Here are a couple of takeaways from the course, tl:dr (“too long, didn’t read”) style:

  • The key to writing is oral language – if they can’t talk about something, they probably can’t write about it.
  • For teachers – be writers yourselves. Know what it means to get from the head to the page. Start a journal, record interesting personal experiences and characters. You don’t have to always read stories to children – tell stories too!
  • Provide opportunities to write daily. Practise is the best ‘instruction’ of all.
  • For youngins: write from personal, common experiences. Don’t introduce text-types too early. When you do though, make it purposeful: “I want to tell you a personal story, so we’re going to use personal narrative.”
  • Emphasise “putting a magnifying glass” over certain experiences (don’t waffle on about the whole holiday for example, stick to your most memorable moment).
  • Great writers don’t tell the whole story – encourage the children to “show don’t tell”.
  • Read poetry every day. It encourages children to be more playful and descriptive with their own writing.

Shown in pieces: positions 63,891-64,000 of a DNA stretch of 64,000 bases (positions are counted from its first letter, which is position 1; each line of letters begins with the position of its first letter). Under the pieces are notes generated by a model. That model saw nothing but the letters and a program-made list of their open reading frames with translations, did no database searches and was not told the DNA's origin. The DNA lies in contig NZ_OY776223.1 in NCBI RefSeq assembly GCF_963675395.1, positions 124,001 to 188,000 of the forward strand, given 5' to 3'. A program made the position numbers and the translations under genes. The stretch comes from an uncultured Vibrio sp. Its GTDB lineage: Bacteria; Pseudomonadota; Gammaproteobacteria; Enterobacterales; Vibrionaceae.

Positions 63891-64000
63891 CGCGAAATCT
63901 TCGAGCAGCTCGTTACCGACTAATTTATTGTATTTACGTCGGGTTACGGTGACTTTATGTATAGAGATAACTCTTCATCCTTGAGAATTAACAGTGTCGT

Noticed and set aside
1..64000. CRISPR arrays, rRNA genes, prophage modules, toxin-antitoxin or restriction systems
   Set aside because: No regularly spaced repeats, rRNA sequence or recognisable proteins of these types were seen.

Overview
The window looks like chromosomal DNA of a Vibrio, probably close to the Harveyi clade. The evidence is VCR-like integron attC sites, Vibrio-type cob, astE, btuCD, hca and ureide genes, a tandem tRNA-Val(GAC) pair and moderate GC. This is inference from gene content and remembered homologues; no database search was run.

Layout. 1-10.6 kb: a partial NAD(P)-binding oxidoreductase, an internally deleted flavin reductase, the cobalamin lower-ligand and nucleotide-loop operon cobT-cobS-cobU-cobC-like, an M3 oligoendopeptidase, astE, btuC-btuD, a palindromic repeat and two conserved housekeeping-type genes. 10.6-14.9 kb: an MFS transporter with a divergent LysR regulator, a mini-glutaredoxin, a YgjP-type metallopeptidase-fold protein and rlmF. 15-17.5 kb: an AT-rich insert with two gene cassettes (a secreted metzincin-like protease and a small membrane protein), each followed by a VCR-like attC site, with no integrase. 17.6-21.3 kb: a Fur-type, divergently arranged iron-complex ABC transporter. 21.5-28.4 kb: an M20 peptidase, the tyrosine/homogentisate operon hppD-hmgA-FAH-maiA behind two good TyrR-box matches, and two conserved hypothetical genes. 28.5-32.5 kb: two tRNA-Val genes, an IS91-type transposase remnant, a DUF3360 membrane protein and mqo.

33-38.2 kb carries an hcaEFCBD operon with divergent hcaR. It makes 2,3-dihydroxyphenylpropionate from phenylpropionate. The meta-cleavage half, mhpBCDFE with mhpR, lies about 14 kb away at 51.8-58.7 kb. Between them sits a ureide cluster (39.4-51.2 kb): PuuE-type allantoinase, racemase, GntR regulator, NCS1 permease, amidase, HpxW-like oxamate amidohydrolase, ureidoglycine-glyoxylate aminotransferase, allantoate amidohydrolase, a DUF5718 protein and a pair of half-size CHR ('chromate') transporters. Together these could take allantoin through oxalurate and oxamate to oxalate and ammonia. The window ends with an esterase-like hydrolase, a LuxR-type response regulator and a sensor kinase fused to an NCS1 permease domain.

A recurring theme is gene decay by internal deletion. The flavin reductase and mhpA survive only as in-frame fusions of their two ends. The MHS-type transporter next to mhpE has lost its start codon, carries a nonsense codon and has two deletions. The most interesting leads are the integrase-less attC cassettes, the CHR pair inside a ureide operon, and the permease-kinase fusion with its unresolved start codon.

• When giving feedback / reading a child’s piece for the first time: make sure they know their message has been communicated (use a statement, not a question and do so using their own language). Then strengths, then next steps.
  • Don’t have them write too much! They can’t be bothered going back and re-crafting / editing. Quality over quantity. They can write long meandering rambles at home if they want to.
So these were the meaty chunks I was able to extract from the casserole of information at the session. Some of them may be common sense, but to a newb like me, I need to make a concious effort to keep these in mind.
Thanks Jill.
P.S:
Maybe I’m spoilt by attending Ignition 2012 and a few Ignite evenings, but jeepers creepers, we really need to change traditional teacher P.D. Sitting for 3 hours passively listening to a tumult of information in a hot fidgety theatre can be draining and just plain hard work. Mix things up, get us talking, be creative… practise what you preach!